I learned how to knit a little over a year ago. At the time I was newly married, in a new state, and without a job. One day I was going through some of the boxes from the move and found my grandmother's knitting needles and some yarn. I thought to myself "this is pathetic I have these supplies and I don't know how to use them." So I plopped down in front of the computer and looked up videos on how to knit and played them over and over again with needles in hand. If the videoes were VHS I would have broken them. Thats how I learned the basics and then from there I just couldn't get enough of knitting! I am a confessed yarn a holic and have no plans of being yarn-free ever.
You also sell gorgeous greeting cards, some of them with crochet embellishment, tell us how you began in this endeavor?
I can't take the credit for the cards, my mother is the creative genius behind those cards, I just help her out every once in a while. As for the crochet embellishments I must confess I wasn't the creator of the one you are talking about. Brilliant idea though, I didn't think of collaborating with my mother in that way. I told her about your blog and she said, "duh, why didn't we think of that?" So in the future be looking for my crochet work on my mother's cards.
In your bio, you mention that you really enjoy working with different mediums. Tell us what about them inspires you.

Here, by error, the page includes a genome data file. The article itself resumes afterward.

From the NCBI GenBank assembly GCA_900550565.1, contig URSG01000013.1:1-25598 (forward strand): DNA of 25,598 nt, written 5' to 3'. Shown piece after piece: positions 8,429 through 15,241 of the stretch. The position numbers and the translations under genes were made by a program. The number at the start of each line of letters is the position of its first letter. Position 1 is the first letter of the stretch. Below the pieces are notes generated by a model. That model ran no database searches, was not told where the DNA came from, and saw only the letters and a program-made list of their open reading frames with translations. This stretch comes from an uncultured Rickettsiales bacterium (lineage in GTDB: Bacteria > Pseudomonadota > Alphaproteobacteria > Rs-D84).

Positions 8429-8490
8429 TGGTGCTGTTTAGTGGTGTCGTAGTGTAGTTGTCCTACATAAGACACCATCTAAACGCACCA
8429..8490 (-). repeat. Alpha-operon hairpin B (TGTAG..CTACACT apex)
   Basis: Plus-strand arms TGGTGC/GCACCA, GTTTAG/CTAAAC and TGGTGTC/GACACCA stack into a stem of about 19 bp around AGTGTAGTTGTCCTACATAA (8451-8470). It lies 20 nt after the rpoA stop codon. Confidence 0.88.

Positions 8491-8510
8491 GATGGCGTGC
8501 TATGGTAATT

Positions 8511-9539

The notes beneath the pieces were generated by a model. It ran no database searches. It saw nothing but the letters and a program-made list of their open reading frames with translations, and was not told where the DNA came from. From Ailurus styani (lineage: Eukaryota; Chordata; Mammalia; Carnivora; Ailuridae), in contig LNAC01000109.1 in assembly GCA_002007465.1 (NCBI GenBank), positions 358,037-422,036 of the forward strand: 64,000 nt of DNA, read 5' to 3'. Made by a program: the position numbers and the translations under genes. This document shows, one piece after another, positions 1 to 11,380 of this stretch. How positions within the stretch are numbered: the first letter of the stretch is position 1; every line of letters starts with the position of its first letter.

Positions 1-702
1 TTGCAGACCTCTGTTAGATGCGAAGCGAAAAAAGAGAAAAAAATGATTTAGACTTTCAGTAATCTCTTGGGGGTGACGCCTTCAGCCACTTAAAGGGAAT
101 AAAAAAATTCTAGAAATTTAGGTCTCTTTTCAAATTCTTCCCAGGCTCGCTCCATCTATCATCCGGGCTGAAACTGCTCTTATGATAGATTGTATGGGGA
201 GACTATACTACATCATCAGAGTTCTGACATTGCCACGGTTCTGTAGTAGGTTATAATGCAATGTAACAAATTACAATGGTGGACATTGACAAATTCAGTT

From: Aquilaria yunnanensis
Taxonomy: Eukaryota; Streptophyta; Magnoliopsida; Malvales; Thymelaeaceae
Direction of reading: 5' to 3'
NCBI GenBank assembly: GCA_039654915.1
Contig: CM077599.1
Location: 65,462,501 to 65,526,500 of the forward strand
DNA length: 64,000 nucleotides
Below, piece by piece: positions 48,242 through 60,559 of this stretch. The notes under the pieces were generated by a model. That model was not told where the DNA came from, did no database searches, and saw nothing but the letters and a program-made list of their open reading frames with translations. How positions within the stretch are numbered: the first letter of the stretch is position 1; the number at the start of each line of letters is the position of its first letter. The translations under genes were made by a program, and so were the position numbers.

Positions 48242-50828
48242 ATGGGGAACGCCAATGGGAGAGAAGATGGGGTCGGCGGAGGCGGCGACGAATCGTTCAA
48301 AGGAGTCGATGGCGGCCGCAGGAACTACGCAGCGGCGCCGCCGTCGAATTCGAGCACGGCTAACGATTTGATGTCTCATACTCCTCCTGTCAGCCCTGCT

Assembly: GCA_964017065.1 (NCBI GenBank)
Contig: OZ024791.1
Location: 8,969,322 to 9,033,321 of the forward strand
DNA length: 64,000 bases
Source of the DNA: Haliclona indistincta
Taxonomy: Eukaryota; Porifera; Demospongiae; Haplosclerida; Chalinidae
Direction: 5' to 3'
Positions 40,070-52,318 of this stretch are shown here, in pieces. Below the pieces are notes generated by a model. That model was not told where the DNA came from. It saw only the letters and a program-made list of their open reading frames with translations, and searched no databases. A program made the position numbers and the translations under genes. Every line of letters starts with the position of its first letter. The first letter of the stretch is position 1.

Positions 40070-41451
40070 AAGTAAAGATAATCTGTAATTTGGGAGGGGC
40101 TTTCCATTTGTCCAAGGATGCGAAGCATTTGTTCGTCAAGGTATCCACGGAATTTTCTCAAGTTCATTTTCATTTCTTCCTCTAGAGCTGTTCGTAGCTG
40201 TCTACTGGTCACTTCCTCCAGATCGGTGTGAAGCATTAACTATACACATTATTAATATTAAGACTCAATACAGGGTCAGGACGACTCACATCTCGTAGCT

I love color and texture, especially texture. I also love mixing mediums to see what new things can be created from that. I'm inspired by seeing things in an atypical way sometimes, whether its photo collaging on paper and fabric and adding a little paint or using different color and texture in a knitted piece that takes it outside of what it is, putting it in a totally different light.
What do you do just to have fun?
I love to jump in the car with my husband and just drive up and down the old state roads. My camera and knitting are always brought along. We stop to take pictures of the sights that you don't normally see and sometimes just to stop and crawl up into a tree and start knitting.
It occurred to my while reading Lindsay's answer where she mentioned that she loves textures, that we knitters are not tactile defensive. What a blessing that is to us in particular. I realized that if we were, we would not be able to knit, crochet or spin. Thank you, Lindsay for pointing out that major blessing.
Friday, August 28, 2009
Sarah Mason opened her shop, Yard by Yard Knits, on June 28th. She has the cutest baby clothes and accessories, and her choices of yarns add such an attractive glow to her items. Just have a look.